By Jen Sweeney
While institutions in the public and private sectors have begun to work toward fully digitizing their entire organizations, many in healthcare have only just begun their digital transformations. Experts point to several challenges that have been holding healthcare back—managing the many stakeholders, complying with regulations and ensuring privacy, among others.
But one of the greatest challenges for healthcare organizations is letting go of myths—that they need to “go big” before they can achieve anything and that patients want bells and whistles. According to McKinsey Research, patients want the basics like efficiency, better access to information, integration with other channels, and the ability to connect with a real person if they cannot get what they need from the digital service.
An overhaul is not required to meet those expectations, nor is special software. Small efforts made today with Office 365 can deliver valuable gains tomorrow. Here are three ways organizations can use Office 365 to transform their operationsi:
1. Improve collaboration
Collaboration is already a challenge within organizations that typically have one or two locations. Meeting in person takes coordination, and waiting on email responses is no longer sufficient with the pace of business today. Popping by a desk is problematic, too—it requires availability and proximity.
These challenges are multiplied in healthcare, where organizations are often spread out over dozens of locations and where many employees spend much of their workday somewhere other than at a desk. The stakes are also higher. Poor collaboration and coordination—between and among healthcare organizations’ clinical workers and knowledge workers—directly affects the lives of patients.
By using Office 365’s collaboration tools, healthcare organizations can radically change how work is done. With Skype, setting up meetings becomes effortless and no longer requires hours of coordinating dozens of schedules. Employees can quickly and efficiently resolve issues using real-time availability and instant messaging—instead of walking from one department to another only to find the person they need is unavailable.
2. Enable mobility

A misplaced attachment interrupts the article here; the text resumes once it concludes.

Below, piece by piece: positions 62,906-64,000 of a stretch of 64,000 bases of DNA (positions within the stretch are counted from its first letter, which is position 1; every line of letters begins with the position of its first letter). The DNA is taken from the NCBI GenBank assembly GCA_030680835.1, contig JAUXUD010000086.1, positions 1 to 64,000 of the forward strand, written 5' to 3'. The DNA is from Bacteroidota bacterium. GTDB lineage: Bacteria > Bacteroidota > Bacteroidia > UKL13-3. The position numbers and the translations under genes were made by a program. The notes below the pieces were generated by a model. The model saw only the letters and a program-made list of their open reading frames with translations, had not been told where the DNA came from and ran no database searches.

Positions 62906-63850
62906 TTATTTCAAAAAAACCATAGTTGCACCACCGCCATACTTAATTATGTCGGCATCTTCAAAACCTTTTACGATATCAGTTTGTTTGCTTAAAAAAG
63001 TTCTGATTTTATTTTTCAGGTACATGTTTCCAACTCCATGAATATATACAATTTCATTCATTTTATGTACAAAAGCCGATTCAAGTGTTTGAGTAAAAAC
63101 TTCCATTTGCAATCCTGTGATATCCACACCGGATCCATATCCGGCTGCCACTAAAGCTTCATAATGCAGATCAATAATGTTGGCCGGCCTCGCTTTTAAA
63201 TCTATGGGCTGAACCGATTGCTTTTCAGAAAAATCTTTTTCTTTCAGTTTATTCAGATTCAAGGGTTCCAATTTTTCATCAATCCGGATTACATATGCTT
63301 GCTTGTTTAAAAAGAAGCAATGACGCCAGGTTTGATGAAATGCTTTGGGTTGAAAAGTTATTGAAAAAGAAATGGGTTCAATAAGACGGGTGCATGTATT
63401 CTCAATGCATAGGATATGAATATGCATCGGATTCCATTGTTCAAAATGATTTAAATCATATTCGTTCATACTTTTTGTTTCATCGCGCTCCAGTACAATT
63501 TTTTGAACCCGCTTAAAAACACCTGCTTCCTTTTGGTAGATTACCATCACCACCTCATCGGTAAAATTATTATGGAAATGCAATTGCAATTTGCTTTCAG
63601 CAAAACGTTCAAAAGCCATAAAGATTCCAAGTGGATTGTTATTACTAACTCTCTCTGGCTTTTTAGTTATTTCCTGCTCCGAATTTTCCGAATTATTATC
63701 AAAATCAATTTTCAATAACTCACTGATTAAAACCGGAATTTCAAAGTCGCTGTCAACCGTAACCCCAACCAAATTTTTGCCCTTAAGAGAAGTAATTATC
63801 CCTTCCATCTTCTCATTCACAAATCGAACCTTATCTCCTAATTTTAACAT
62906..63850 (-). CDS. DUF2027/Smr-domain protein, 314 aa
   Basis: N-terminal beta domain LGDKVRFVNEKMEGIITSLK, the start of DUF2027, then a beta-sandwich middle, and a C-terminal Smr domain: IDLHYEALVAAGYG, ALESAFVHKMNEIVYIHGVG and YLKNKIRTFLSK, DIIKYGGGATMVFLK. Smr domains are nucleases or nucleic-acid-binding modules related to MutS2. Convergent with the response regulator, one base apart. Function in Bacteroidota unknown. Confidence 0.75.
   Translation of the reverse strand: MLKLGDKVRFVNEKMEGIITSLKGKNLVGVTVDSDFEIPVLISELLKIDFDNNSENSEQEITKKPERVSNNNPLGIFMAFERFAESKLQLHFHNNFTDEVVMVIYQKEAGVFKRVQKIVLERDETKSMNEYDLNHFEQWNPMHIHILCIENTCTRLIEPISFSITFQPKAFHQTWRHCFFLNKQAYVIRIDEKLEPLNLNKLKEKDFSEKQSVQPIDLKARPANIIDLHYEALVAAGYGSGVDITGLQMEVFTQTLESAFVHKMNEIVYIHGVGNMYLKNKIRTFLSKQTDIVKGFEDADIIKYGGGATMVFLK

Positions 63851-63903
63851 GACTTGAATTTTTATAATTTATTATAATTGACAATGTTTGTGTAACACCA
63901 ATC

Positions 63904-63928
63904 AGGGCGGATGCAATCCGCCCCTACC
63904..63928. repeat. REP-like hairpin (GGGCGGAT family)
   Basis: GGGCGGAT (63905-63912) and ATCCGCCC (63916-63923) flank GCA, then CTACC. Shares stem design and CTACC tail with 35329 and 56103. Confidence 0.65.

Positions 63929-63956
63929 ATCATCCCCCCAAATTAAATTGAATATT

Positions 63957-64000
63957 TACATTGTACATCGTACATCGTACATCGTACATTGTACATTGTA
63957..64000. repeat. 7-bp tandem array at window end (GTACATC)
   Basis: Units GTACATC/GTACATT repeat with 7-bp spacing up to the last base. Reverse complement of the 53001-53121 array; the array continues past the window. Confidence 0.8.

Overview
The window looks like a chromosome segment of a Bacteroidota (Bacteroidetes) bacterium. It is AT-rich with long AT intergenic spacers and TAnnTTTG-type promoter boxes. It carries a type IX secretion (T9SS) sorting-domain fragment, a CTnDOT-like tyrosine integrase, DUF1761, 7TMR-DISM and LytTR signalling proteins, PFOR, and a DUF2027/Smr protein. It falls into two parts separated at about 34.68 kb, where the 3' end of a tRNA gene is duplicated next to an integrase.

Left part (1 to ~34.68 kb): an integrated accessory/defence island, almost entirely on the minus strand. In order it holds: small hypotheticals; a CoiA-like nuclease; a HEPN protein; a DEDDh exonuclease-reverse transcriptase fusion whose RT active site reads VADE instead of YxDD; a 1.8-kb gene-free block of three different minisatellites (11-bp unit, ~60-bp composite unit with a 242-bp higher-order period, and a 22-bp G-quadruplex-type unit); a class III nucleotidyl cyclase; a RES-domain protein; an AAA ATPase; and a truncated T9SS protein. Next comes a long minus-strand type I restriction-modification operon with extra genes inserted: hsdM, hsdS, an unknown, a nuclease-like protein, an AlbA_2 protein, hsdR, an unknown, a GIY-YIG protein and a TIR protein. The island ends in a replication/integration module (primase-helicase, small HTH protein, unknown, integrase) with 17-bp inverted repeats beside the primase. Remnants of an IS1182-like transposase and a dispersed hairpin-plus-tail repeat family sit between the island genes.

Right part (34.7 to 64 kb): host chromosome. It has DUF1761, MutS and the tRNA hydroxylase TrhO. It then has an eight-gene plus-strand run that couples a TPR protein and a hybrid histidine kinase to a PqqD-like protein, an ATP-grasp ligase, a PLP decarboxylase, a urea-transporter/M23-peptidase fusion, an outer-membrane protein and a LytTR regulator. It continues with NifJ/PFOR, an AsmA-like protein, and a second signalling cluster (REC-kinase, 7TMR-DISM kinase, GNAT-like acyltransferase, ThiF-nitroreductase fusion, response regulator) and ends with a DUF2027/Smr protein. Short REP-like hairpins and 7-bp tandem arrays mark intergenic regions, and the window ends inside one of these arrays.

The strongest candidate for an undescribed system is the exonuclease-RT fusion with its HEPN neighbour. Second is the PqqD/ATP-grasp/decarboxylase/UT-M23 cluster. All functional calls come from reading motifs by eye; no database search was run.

In healthcare, a significant part of the workforce is mobile—not only between sites, but also within them. With Office 365 mobile apps, such as Word Online, SharePoint Online, Outlook, Skype and others, healthcare workers have quick and secure access to current information the moment they need it. Mobility increases worker productivity and efficiency by reducing time spent tracking down information or waiting for email responses. Mobility can also improve the quality of patient care. When providers have instant access to current patient records, they spend less time searching for information, and more time making informed decisions about care.
In a study published in 2016, researchers found that use of mobile devices by healthcare providers had a positive impact on patients in several ways: It improved patient communication, patient education, the patient’s perception of the provider, and the time providers spent interacting with patients.ii
3. Increase organizational intelligence
With PowerBI and Excel Online, healthcare employees can analyze substantial amounts of data in less time and with less effort. They can easily share insights, trends and other information that can be used to improve patient care and outcomes via SharePoint Online.
Other examples include streamlining approval processes, keeping up with policy and regulatory changes, running patient and employee satisfaction surveys, managing resources, and conducting consultations.
Healthcare organizations may have many challenges to overcome in their digital journeys, but that doesn’t mean gains cannot be made along the way. By taking small but purposeful steps with Office 365, they can begin their transformation and get closer to achieving the longer-term goal of providing the safest, most effective, and patient-centered care.
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[ii] “Impacts of mobile tablet computing on provider productivity, communications, and the process of care” (2016) Schooley, Benjamin et al. International Journal of Medical Informatics, Volume 88, 62–70. http://www.ijmijournal.com/article/S1386-5056(16)30010-7/fulltext